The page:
When it comes to building an engine, the oil you use is usually one of the last parts of the equation. Sure, you might know what brand and what product line you want to use, but your final bearing clearances will dictate the exact viscosity that’s right for your engine. However, in this case, the oil was the primary reason for building the engine, as AMSOIL wanted to build a killer powerplant in order to showcase the durability and performance of its products.
To do this, the team at AMSOIL decided to build an LS-based engine that would make 1,000 horsepower while doing everything asked of it, well. “We were looking at different ways to showcase what our oil can do,” says AMSOIL’s Len Groom. “We wanted a relevant way to show off what we can do, which is what lead us down the LS path. It’s such a universal platform, we decided we wanted to build an engine that someone could put in the car and drag race, autocross, and daily drive.”
Now, making 1,000 horsepower with an LS isn’t anything new. However, building a 1,000-horsepower LS that can do everything is a little more challenging. Then, add in the stresses of doing it all on 91-octane pump gas, and things get a little bit interesting.
“We landed at that 1,000-horsepower mark because we thought that we could do that well, while accomplishing all of those things. We took some of our learnings from competition like Engine Masters Challenge and our racing efforts and put them into this engine project,” says Groom.
Building The AMSOIL Test Bed
To build this beast, the AMSOIL team didn’t even have to look outside of the organization, tapping the talents of Chris Orr. Orr has been building race engines for his personal endeavors for decades, and more than has the requisite expertise to handle this LS.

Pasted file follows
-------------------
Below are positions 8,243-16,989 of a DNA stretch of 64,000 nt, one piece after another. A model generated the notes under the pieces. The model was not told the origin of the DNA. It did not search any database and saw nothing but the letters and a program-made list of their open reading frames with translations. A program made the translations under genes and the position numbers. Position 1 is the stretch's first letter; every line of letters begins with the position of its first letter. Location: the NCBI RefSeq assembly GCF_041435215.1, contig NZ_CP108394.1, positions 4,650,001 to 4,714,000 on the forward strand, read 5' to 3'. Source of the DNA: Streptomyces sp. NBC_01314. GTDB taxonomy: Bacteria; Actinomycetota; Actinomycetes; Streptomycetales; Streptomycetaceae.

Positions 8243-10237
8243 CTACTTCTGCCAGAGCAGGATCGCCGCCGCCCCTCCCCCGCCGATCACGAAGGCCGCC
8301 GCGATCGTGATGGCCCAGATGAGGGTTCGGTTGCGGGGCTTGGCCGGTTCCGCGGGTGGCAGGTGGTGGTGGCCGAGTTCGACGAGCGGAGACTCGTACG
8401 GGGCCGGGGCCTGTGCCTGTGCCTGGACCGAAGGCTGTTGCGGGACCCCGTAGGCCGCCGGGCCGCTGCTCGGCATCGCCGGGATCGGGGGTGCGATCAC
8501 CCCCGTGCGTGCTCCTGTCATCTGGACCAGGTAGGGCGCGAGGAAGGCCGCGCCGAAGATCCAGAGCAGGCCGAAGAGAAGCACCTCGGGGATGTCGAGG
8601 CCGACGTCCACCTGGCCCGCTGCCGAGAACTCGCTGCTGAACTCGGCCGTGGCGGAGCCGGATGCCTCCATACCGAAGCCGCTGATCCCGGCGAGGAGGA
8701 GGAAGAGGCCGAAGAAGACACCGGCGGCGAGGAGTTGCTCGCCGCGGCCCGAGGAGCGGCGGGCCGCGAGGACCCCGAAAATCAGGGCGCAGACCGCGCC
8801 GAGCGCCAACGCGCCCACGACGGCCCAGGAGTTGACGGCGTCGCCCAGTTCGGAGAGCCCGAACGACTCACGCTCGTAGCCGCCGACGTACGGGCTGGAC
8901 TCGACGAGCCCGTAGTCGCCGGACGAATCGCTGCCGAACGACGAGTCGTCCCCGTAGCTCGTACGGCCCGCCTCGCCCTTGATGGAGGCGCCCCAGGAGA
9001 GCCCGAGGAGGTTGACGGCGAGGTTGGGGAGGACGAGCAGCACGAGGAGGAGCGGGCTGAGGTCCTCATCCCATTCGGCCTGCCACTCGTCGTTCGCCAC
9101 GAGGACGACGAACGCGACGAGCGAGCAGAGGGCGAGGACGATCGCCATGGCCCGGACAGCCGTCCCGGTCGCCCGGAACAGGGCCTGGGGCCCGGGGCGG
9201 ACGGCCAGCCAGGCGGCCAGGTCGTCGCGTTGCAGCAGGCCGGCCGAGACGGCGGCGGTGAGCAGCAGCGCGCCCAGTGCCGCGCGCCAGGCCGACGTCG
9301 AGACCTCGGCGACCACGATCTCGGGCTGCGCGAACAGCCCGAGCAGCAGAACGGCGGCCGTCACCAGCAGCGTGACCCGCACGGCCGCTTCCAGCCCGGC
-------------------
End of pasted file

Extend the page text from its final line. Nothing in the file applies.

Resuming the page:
“The biggest caveat on the 1,000 horsepower number is that we want to do it on pump 91-octane sourced from outside,” Orr explains. Building an engine that would make 1,000 horsepower on the street, at the dragstrip, and on the cone course, all while running on legit pump gas, means the engine would probably need to be overbuilt.
“We aren’t aiming to test the durability of the engine parts, we want to test engine oil.”
Starting with a rock-solid foundation is important, so Orr opted for a Chevrolet Performance LSX iron block. The bore was opened up to 4.065 inches by Line Performance, and a Molnar forged 4.00-inch-stroke crankshaft was fitted with a FCW billet 58-tooth reluctor wheel before being bolted into the main journals. A set of Molnar’s LS Power Adder 6.125-inch connecting rods were bolted to the rod journals, while a set of JE pistons were hung off of the rods.
Clevite bearings keep both the crank and rods running smoothly, while the oiling system was the focus of significant upgrades. “Early on, everyone brought up the potential pitfalls of the factory LS gerotor oil pump setup. Chris brought up the idea of dry-sumping it, and it seemed like a no-brainer since our goal is longevity,” says Groom. The team opted for one of Dailey Engineering’s dry-sump systems as they have been proven performers, especially in LS applications.
In an effort to not stack the deck during testing, Orr opted for an unusually small capacity system. “It’s the smallest tank Dailey offers; an 8-quart tank. Usually, you’d run a larger capacity system for doing what we’re doing. The less oil you have, the less additives you have, so you’re at a disadvantage. We wanted to be as real-world as possible and not stack the deck,” says Orr.
Topping off the short-block are a set of Air Flow Research 12-degree Mongoose cylinder heads. They feature CNC’d ports out of the box, and are running stainless steel 2.165-inch intake valves and 1.600-inch stainless steel exhaust valves. Controlling those valves are a set of Manley valve springs, tool-steel retainers, and locks.